Iran-Iraq earthquake: More than 300 die in heavy tremor

Powerful 7.3 magnitude tremor strikes Iran-Iraq border, killing at least 328 people and wounding more than 2,500.

    A 7.3 magnitude earthquake struck the border region between Iraq and Iran late on Sunday, killing at least 328 people and injuring an estimated 2,530 more.

    As aftershocks continued on Monday and as rescuers sped up their operation, Iran's state news agency IRNA confirmed the death toll, saying at least 382 of the injured remain in hospital.

    The US Geological Survey (USGS) said Sunday's powerful quake hit close to Halabjah, southeast of Sulaymaniyah, a city in the semi-autonomous Kurdish region of northern Iraq.

    The tremor, which was felt as far away as Qatar, struck at 9:18pm local time (18:18) GMT. Its epicentre was at a depth of 33.9km. 

    Most of the victims are believed to be in the Iranian town of Sarpol-e Zahab.

    A man reacts following the earthquake in Sarpol-e Zahab county in Kermanshah, Iran [Tasnim News Agency/Reuters]

    Iranian media said rescue teams deployed in the area amid fears the death toll will rise.

    Crossed by several major fault lines, Iran is one of the world's most seismically active countries.

    In 2003, a 6.6 magnitude earthquake flattened the historic city of Bam in southeastern Iran, killing some 26,000 people.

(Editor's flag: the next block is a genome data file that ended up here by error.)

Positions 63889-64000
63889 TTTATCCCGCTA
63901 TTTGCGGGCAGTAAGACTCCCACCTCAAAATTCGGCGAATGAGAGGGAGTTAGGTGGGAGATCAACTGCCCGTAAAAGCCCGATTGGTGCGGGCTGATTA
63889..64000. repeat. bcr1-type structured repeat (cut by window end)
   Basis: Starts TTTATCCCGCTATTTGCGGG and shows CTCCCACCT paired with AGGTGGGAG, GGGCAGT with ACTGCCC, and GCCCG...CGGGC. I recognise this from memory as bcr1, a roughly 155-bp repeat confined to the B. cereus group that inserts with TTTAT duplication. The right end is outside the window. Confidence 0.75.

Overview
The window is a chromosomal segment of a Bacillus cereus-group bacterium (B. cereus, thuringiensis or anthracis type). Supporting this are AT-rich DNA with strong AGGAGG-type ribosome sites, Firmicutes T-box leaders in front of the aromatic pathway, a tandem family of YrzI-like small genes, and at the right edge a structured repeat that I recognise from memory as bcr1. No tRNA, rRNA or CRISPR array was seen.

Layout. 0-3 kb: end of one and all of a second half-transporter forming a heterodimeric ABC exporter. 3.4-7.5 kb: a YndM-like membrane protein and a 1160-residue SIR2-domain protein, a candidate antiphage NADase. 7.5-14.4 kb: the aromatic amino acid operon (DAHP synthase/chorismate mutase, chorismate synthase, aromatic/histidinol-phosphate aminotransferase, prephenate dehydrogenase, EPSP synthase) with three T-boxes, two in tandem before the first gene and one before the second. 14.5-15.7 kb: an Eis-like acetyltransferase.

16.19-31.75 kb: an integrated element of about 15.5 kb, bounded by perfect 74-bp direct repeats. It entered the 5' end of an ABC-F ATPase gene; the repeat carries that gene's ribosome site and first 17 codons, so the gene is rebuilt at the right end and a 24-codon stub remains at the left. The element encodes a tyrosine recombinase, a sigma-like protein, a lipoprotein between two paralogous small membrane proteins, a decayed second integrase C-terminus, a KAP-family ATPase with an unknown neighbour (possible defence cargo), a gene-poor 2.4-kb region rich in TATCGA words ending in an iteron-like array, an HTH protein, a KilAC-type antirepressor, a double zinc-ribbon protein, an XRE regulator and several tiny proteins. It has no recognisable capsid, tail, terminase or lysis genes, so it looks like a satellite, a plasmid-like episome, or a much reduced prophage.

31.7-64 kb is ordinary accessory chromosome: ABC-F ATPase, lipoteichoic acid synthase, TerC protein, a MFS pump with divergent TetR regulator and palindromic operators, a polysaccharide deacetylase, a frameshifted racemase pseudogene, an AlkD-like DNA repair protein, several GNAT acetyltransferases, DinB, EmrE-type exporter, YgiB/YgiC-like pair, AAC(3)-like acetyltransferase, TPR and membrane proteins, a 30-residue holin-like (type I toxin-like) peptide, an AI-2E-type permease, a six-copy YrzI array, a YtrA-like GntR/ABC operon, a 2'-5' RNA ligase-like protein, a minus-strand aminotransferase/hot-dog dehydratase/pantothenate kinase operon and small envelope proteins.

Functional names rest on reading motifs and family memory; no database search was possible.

The quake hit close to Halabjah, southeast of Sulaymaniyah [Al Jazeera]

    On the other side of the border, Sulaymaniyah officials declared an emergency in the early hours of Monday to assess the aftermath of the quake, according to local Kurdish media.

    At least seven people were killed in Iraq, reports said, citing Iraq's interior ministry.

    Turkey was among the first countries to respond. 

    The Turkish Disaster and Emergency Management Authority (AFAD) said on Twitter that it was sending 20 search and rescue personnel to Iraq, as well as humanitarian relief supplies.

    Al Jazeera's Imran Khan, reporting from the Iraqi capital, Baghdad, said cars came to a standstill in the city as the buildings began to sway.

    "Baghdad is not prone to earthquakes so when people began to come outside, the shock was visible on the faces," he said.

    "For the first few seconds, I actually thought an explosion had taken place, but as it carried on - for up to a minute - I realised it was an earthquake," he added.

    Pictures and footage published on social media showed people seeking safety in the streets of Sulaymaniyah while the interiors of buildings shook.

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    SOURCE: Al Jazeera News


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